Parklife founder threatens legal action against government for drug testing U-turn

today03/07/2023 4

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Sacha Lord, founder of Manchester’s Parklife festival, has written to the home secretary, Suella Braverman, in protest of the government’s recent U-turn in regards to on site drug testing at festivals.

Longstanding drug checking charity The Loop were recently told that they needed to apply for a special licence 48 hours before they were due to commence drug testing at Parklife Festival.

On June 8, the Home Office announced that on-site drugs testing at festivals required a Controlled Drugs Licence and for testing to occur at named, permanent premises rather than pop up tents or festival sites.

Licences can take up to 16 weeks to be approved, and The Loop could not host the service at this year’s festival, marking the first time in 10 years.

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Such drug checking services have been found to increase the safety and wellbeing of festival goers, as drugs can be tested without prosecution or judgement. Front-of-house testing services, as offered by The Loop across prior to the pandemic, allowed attendees to submit their own drugs for testing and receive tailored results back.

Though such personalised strands of drug checking are no longer available, back-of-house testing has been proven just as effective. If an unknown substance was identified, or a dangerously high dose of a drug was found in a tested item, a push notification would be sent to all festival goers, warning them to steer clear of the drug.

These operate on a “cross-agency basis”, which means information about the circulation of dangerous substances can be passed between nearby festivals, police services and medical services. This makes the treatment provided by medical professionals when dealing with drug-related incidents much more effective as they will already be aware of the drugs chemical composition.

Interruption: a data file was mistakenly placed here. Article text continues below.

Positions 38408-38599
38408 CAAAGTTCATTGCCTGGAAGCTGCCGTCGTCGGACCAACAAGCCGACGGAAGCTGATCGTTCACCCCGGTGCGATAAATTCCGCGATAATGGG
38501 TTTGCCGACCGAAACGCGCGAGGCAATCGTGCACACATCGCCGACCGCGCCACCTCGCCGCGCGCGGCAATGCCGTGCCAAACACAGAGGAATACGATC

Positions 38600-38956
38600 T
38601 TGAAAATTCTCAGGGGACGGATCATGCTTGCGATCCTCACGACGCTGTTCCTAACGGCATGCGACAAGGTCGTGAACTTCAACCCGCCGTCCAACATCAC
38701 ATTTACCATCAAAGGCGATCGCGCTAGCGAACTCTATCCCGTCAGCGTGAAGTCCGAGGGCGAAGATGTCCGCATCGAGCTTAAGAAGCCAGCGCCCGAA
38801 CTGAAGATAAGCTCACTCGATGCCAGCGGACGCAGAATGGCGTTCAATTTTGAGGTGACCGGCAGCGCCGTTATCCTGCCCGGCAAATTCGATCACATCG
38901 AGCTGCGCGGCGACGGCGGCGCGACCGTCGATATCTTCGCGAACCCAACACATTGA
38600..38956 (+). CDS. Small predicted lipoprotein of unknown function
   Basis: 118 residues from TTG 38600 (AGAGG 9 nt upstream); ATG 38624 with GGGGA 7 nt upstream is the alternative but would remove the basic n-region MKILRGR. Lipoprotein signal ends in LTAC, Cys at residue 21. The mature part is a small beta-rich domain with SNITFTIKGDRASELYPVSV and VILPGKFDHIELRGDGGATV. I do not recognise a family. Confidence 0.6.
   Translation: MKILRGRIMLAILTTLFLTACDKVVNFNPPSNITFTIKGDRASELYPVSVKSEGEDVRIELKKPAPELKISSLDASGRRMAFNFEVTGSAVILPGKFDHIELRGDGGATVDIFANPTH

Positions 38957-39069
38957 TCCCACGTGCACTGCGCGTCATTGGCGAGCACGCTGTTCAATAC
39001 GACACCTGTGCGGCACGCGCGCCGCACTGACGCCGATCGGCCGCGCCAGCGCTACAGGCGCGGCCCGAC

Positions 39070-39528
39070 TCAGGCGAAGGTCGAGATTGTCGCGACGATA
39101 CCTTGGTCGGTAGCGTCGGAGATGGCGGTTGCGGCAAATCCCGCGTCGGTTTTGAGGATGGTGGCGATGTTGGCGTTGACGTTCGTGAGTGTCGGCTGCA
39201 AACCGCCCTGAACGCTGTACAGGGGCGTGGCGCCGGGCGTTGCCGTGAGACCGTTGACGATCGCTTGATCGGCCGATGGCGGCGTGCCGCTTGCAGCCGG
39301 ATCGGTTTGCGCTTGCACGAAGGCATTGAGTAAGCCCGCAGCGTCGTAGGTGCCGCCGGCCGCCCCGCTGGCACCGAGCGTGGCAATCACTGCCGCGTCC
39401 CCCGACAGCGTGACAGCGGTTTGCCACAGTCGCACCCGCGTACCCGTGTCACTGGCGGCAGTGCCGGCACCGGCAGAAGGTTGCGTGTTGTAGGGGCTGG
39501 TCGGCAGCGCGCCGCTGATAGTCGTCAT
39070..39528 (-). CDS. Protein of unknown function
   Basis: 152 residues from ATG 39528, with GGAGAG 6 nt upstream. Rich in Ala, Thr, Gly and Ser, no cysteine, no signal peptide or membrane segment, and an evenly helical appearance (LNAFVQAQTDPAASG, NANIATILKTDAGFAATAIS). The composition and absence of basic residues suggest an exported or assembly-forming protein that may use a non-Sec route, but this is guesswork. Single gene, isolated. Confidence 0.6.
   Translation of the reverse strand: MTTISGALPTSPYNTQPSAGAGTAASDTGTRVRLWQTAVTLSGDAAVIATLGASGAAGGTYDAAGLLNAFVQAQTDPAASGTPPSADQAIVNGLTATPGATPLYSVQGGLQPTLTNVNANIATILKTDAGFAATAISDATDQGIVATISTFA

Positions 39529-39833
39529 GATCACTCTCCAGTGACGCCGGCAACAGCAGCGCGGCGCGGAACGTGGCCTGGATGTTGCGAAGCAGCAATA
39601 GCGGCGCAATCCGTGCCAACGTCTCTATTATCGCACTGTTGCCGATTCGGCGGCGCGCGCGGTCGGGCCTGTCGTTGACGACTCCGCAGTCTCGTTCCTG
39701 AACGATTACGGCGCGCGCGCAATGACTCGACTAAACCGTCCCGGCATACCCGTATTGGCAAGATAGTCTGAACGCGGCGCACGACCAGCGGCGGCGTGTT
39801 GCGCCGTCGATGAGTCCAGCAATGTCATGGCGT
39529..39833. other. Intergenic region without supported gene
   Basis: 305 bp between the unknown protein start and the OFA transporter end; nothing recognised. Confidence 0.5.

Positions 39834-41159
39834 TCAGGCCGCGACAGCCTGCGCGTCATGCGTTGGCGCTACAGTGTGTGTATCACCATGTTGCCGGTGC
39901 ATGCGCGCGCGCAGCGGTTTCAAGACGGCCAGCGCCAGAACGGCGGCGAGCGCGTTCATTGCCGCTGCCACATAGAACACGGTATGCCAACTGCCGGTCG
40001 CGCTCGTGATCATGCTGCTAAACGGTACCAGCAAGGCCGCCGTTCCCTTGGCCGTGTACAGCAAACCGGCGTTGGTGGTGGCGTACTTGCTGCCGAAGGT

Last year, testing from The Loop helped raise the alarm about dangerously strong ecstasy pills at Parklife and Secret Garden Party.

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Larger festivals are able to employ private companies to carry out their testing, however independent festivals rely on organisations such as the Loop , who rely on agreements with local police and councils, to allow them to continue testing.

The NTIA (Night Time Industries Association) and Sascha Lord have now instructed their legal teams to write a request for a judicial review in response to the Home Office’s actions. The letter calls for the immediate reversal of the June announcement, and for previously agreed arrangements to be reinstated. Legal action is threatened if the government fails to provide a response by July 7.

The letter states that despite the Home Office’s denial, it “is well aware that on site drug testing has been taking place at festivals across the country since 2014.”

It adds: “In response to the Digital, Culture, Media and Sport Select Committee report on the future of UK music festivals presented in August 2021, the Government said it will ‘continue to support back of house testing on substances that have been seized as this van provide useful intelligence and enable other partners to implement harm reduction measures’.”

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Michael Kill, CEO of the NTIA, states: “The Home Office must reverse their decision for 2023, and consider the true impact of withdrawing a practice which has been operating safely in some regions for over 10 years, with the full knowledge and support of the Police and local authorities.”

“The festivals and events sector work extremely hard to ensure festival goers are kept safe, and rely heavily on back of house drug testing as a vital part of the overarching harm reduction strategy. Without this facility we are putting people’s lives at risk, leaving a considerable void in drug intelligence for Police and medical support services on the ground for the rest of the 2023 season.”

Sacha Lord states: “The Home Office must put an end to this reckless disregard for the safety of festival goers and reinstate the existing Memorandum of Understanding with immediate effect. The industry works tirelessly to ensure we do everything possible to safeguard the public. If the Home Office continues not to support us in this vital work we will be left with no other choice but to call for a full investigation and consultation.”

Tiffany Ibe is Mixmag’s Digital Intern, follow her on Instagram

Written by: Tim Hopkins

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